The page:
71  Computerized care plans: Are forms created for a specific nursing diagnosis/for specific clinical area. Eg, coronary care, abdominal surgery, post partum and same day surgery unit. Nurse selects ND then individualises standard care plan by making selections from the format(eg CP list). Each list generates ND, G’s, O/c, and intvn for specific clients. Nurse finishes with assessment determines whether SCP should be used for specific clients. Even if it is appropriate, she adds or deletes information on SCP to individualise it for client needs. Failure to do so may result in incomplete/inaccurate care. Adv: -is a method to streamline care plans. -provides documentation for 3rd party reimbursement -incorporates current practical guidelines to achieve outcome for specific clients. 5/18/2011 71 ARUN PIRAVOM
     72  Student care plans: More elaborate than care plan used in the hospital because the purpose is to teach the process of planning care. Progresses step by step beginning with the assessment to evaluation. It varies from one institution to another institution, between beginners and advanced students. Similar to model used in hospital but only modification is it includes scientific rationale for nsg intervention. 5/18/2011 72 ARUN PIRAVOM
     73  Care plan for community based setting: Eg, (clinics and community centres, client’s homes). In these settings, nurse completes a comprehensive, home or family assessment and nurse designs a plan to 1) educate the client/ family about necessary care techniques. teach them how to integrate care within family activities. In this setting, client / family unit is in equal partnership with health care professionals, ultimately client / family must be able to independently provide majority of health care. 5/18/2011 73 ARUN PIRAVOM
     74  Critical pathways: All staffs from all disciplines(medicine, nsg, pharmacy, social worker) develop integrated care plan for a projected length of stay( no of visits for client with specific condition). Eg, for lung transplantation evaluation, care plan is recommended on day to day basis. Clients activities, consultations, procedures, discharge planning activities and educational topics expected for client progress throughout the transplantation process. The nurse or other health care members use the pathway to maintain client progress and use pathway as documentation tool. 5/18/2011 74 ARUN PIRAVOM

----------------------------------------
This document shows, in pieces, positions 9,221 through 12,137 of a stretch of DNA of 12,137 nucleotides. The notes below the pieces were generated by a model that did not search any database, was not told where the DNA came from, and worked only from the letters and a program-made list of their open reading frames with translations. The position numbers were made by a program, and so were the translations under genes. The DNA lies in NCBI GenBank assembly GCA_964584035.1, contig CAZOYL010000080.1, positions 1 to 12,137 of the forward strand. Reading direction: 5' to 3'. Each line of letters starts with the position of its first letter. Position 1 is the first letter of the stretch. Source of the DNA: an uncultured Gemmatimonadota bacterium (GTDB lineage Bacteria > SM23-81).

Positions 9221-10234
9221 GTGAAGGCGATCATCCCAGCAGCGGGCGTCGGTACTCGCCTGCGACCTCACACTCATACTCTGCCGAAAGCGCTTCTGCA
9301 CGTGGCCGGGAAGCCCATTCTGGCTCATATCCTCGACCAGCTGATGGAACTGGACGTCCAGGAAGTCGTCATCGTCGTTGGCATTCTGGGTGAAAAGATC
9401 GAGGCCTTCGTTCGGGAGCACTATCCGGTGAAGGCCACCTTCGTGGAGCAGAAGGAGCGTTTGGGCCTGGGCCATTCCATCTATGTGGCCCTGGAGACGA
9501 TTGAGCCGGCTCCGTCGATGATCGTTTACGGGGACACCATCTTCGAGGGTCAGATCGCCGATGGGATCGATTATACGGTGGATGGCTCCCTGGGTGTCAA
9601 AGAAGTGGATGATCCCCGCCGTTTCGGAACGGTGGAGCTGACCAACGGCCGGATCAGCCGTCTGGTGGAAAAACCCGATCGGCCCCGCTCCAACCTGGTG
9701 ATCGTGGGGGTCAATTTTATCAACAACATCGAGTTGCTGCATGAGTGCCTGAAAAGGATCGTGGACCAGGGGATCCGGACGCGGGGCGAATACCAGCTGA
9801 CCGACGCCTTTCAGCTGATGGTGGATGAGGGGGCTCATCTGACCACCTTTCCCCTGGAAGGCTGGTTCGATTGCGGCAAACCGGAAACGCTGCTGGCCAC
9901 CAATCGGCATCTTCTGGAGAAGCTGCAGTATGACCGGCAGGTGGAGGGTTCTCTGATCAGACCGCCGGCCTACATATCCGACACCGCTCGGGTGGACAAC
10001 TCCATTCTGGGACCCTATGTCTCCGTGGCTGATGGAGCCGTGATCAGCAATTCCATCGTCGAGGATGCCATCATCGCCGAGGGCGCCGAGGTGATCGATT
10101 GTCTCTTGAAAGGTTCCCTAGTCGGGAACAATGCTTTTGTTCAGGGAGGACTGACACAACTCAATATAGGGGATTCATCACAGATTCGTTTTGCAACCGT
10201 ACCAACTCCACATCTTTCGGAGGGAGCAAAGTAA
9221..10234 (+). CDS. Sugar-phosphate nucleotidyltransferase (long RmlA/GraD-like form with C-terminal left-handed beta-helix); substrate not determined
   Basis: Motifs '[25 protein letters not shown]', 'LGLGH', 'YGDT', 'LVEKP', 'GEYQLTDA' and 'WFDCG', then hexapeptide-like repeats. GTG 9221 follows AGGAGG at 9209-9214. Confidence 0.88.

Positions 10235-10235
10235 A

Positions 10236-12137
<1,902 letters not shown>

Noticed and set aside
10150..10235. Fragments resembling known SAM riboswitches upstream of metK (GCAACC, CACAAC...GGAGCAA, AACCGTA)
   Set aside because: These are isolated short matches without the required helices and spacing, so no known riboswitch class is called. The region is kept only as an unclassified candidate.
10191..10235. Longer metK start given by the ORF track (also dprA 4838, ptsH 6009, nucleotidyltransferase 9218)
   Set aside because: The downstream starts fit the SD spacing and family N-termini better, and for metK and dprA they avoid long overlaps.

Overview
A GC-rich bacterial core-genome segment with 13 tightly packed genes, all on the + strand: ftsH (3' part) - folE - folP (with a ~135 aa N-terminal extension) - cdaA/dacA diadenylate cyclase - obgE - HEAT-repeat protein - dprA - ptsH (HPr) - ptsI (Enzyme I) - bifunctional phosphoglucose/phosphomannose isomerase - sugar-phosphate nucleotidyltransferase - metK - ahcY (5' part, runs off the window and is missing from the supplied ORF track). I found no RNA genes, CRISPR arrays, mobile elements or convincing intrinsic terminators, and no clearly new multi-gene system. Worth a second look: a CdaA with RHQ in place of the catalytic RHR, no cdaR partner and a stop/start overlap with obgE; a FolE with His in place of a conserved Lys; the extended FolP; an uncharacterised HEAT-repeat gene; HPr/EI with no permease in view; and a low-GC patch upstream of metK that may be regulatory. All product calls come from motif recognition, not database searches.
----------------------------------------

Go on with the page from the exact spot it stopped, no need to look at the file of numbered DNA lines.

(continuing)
75  POMR (problem oriented medical record): Method of charting patients plan of care All health care members document patient problems in same place on the chart.(called problem list). Problems identified by the physician, nurses, doctors, physiotherapists are listed in order of when they are identified(not necessarily in the order of priority). Adv- improves communication among members each member is aware of all problems of particular patient. SOAP charting: all members of health care team use this method of charting includes documentation of following informations-(subjective data, objective data, analysis (problem statement), plan (goals/interventions) 5/18/2011 75 ARUN PIRAVOM
     76  SOAPIE charting: expanded form of SOAP charting, similar to nsg process includes implementation and evaluation. SOAP-At present used for initial assessment of patient. SOAPIE- used after implementation of care. DOCUMENTATION OF NURSING CARE PLAN: Why should we document? 3 purposes: To direct nsg care. Serves as legal documentation. Serves as only written record which can be later used as tool for evaluation. 5/18/2011 76 ARUN PIRAVOM
     77  Components: brief client profile (name, age, height, weight, reason, other information) Long term overall discharge goal- Eg, Mr. X will become more involved in activities by ------(date). Nursing diagnosis and expected outcome. Specific nursing order for each interventions A space for evaluative comments. (progress reports). Common errors in nursing care plan Listing a problem that is already covered by hospital policy. Calling a collaborative problem a nursing diagnosis. Writing a nursing order which is already covered by physician’s order. Omitting documentation order 5/18/2011 77 ARUN PIRAVOM
     78  Guidelines for documentation Be sure that the diagnosis, outcome, nursing order, evaluation are addressed on the nursing care plan. List only nursing diagnosis/ collaborative problem that vary from routine / standard care. Be brief but be clear(use accepted abbreviations(NPO) List LTG/STG set target date for goal achievement. 5/18/2011 78 ARUN PIRAVOM